WIBBSEY [narrating]: We left that noisy booze-sodden crowd and found ourselves back out in the streets and cold winding alleyways of Montmartre. The skinny girl passed quickly through the crowds, and we had to struggle to keep up as she led us the way we'd come, towards Lautrec's home.

DOCTOR: Why do you think Henri doesn't to see anybody?
CHARLOTTE: He says he doesn't want to blight his old friends and compatriots. He won't even look at them. His gaze, his regard, it is cursed, he says. Only I was still close to him, but tonight he even turned against me. I had to get out of there.
DOCTOR: You're very scared, and you're very brave to bring us back here.
(A clock is chiming the hour.)
CHARLOTTE: This is the building. The concierge is a raddled old shrew. Lautrec lives at the very top. I must leave you. Au revoir!
DOCTOR: Wait, wait, don't go. Oh.

WIBBSEY [narrating]: But the wretched girl stumbled away into the night, and vanished into the swirling crowds.

DOCTOR: She was petrified.

WIBBSEY [narrating]: We were at the front door of the building where Lautrec lived and worked. The concierge was a tired, kindly old woman who fussed around us, but you could see that she wasn't keen on showing us to the artist's studio at the very top of the building.

CONCIERGE: Monsieur, you must not. He doesn't want any company.
DOCTOR: No time to argue. We're here on urgent business, aren't we, Wibbsey. Montmartre is teeming with demons.
CONCIERGE: No, no, Monsieur. No, no, do not please, s'il vous plaît, Madame. Monsieur, Monsieur. Oh dear.

WIBBSEY [narrating]: At the very top of the stone steps we came to a dead halt. The door of the studio was wide open. The night wind swirled through the smashed attic skylights. The place was in a terrible mess. Sheaves of sketches and notes were scattered everywhere or underfoot. Priceless, I suppose they  were, but we didn't even think about that as we entered the room and the Doctor lit the gas lamps. The concierge joined us soon afterwards, wheezing as she got her breath back from the climb.

DOCTOR: Henri! I say, Lautrec! Il y a ??17.22
WIBBSEY: He isn't hiding away up here after all, is he? He's gone.
DOCTOR: He must be out there somewhere on the streets.
WIBBSEY: Oh, look! The paintings.
DOCTOR: He's ruined his own work.

WIBBSEY [narrating]: The posters and prints, and the oil paintings, some of them famous in my time, had all been defaced.

DOCTOR: Oh dear, Lautrec, Lautrec, what have you done?

WIBBSEY [narrating]: There was carmine red splashed on each canvas. All the subject's throats and wrists had been slashed with a palette knife. Painted daggers had been thrust into the breasts of Lautrec's muses. It looked as if he'd murdered his entire gallery of models.

DOCTOR: This certainly doesn't look very promising for Henri, does it.
CONCIERGE: Oh, what has driven him to this? All his work. I thought he was merely drunk, just one of his little fits, but this is worse, is it not? This is madness.

WIBBSEY [narrating]: We left the shocked looking concierge still staring appalled at all the mess. I thought perhaps we ought to help her clear up, but the Doctor was in a distracted mood, storming off into the night. Outside, the drunken throng suddenly seemed less innocent. Evening in Paris had taken on a sinister tinge. The pale towers of Sacre Coeur glared down at us all in disapproval.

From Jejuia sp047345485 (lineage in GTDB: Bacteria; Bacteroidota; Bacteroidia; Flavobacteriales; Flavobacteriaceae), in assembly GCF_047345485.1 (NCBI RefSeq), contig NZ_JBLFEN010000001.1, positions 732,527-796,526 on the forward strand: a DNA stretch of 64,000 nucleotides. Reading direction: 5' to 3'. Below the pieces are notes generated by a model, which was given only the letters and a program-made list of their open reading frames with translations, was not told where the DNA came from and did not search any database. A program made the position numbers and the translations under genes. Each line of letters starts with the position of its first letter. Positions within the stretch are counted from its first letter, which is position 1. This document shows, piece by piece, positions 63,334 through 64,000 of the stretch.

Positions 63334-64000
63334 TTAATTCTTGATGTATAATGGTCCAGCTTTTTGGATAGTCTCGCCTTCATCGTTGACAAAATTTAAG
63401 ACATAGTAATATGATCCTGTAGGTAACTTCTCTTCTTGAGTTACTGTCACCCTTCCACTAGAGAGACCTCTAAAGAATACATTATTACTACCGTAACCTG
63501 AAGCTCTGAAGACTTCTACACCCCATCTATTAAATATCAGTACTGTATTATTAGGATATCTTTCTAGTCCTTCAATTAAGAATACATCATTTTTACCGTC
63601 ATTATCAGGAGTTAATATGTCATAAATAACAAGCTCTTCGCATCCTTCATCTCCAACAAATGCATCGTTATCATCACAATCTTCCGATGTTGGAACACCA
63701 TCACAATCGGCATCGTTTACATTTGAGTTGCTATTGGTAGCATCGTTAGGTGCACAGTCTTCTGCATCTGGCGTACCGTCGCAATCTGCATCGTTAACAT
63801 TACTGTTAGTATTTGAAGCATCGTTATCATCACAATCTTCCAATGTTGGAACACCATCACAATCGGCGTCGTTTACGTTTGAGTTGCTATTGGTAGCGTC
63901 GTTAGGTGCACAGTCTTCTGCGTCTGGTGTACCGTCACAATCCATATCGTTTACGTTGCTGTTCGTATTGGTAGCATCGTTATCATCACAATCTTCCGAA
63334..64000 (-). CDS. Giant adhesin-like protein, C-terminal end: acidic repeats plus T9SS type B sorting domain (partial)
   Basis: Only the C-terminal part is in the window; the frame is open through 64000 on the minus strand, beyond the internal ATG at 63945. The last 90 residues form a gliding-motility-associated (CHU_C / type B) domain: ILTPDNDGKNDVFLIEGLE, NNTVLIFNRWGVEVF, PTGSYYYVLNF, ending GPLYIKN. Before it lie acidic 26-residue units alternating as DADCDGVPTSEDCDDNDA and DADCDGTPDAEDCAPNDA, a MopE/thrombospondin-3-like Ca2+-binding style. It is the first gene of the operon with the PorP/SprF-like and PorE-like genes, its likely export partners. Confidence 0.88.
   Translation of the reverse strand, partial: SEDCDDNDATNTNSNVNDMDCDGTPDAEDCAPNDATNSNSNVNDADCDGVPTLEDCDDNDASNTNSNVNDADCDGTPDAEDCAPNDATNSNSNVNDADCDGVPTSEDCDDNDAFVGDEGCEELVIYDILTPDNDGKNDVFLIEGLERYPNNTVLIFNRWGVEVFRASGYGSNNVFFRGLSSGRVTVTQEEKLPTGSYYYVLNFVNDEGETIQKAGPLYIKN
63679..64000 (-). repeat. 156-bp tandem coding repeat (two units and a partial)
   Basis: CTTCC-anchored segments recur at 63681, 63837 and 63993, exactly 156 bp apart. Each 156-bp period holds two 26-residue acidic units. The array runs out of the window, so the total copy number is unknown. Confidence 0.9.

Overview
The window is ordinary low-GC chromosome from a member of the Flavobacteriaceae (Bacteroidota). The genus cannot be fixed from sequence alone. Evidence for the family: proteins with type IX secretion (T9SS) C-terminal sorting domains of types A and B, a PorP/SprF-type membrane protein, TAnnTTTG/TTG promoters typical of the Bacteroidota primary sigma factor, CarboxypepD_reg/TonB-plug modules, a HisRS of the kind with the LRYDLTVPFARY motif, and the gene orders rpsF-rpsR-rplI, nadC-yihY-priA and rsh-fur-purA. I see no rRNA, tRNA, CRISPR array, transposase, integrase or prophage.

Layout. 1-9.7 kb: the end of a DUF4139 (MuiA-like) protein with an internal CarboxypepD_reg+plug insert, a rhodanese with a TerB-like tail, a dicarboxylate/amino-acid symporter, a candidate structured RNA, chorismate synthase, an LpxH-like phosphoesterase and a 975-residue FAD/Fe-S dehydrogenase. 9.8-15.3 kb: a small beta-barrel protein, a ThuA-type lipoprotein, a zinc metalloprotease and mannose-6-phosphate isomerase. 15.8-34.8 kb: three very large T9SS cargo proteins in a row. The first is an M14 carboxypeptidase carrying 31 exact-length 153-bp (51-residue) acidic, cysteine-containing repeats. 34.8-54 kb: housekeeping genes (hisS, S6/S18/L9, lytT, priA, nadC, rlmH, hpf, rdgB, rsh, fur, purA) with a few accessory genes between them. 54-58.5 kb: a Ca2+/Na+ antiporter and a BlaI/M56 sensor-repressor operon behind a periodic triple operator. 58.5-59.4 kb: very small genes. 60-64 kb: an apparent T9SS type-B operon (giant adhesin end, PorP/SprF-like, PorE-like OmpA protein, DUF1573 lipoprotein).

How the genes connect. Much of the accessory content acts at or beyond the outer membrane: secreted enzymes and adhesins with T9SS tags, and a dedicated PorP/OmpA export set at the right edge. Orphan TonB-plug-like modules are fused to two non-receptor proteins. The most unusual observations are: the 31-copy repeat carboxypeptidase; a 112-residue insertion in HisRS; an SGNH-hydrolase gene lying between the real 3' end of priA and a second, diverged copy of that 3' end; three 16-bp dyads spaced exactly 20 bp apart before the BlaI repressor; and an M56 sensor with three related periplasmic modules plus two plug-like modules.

DOCTOR: Chop chop, Wibbsey.
WIBBSEY: Doctor, I hate to mention it at a time like this, but we haven't eaten a thing all day.
DOCTOR: (sighs) All right. We'll eat first, and then we'll hunt for Lautrec.

WIBBSEY [narrating]: We sat outside a bistro in the very heart of Montmartre. In other circumstances it would have been perfect, with the cool night breezes and the guttering candles. I ordered the plainest thing I could find on the menu. The Doctor said he didn't care what it was. An accordionist was playing as we were brought our food.

DOCTOR: Coq au vin. Do you like it?
WIBBSEY: Mmm. I didn't think I would, but it's just chicken stew really, isn't it. Aren't you touching yours?
DOCTOR: I'm not hungry, thanks.
WIBBSEY: You've not had anything since we were with that Celtic druid lot.
DOCTOR: My appetite's gone. I don't like hearing about wanton killings.
WIBBSEY: Mmm. So, what'd you think? That studio wrecked like that, the blood and wounds on the portraits.
DOCTOR: It was very disturbing, but I can't believe that Lautrec has anything to do with murders.
WIBBSEY: La Charlotte seemed terrified of him, and the concierge was talking about his drinking. Oh, drink's a wicked thing. It can drive people out of their minds.
DOCTOR: But it can't be Lautrec, can it?
WIBBSEY: At least have a little bread. It's delicious.
DOCTOR: Not now. I'm thinking.

WIBBSEY [narrating]: He was staring straight at one of those posters of Aristide Bruant that the bistro owner had put up. 

DOCTOR: Of course! I almost forgot about the Moulin Rouge. That's where we're going next. Lautrec's favourite haunt, I believe.

WIBBSEY [narrating]: We made our way back down the hill, through the winding streets and the shadowy Montmartre cemetery, towards the sleaziest part of town. The tall sails of the red windmill were turning on top of the dance hall. It was lit up like Great Yarmouth, and the crowds were streaming in the front entrance all dolled up in their best. The Doctor had a bit of a struggle at the door to find enough of the correct currency. Eventually we stepped into a vast hall with a sprung wooden floor. It was all gilt and gleaming mirrors, and extravagance and noise.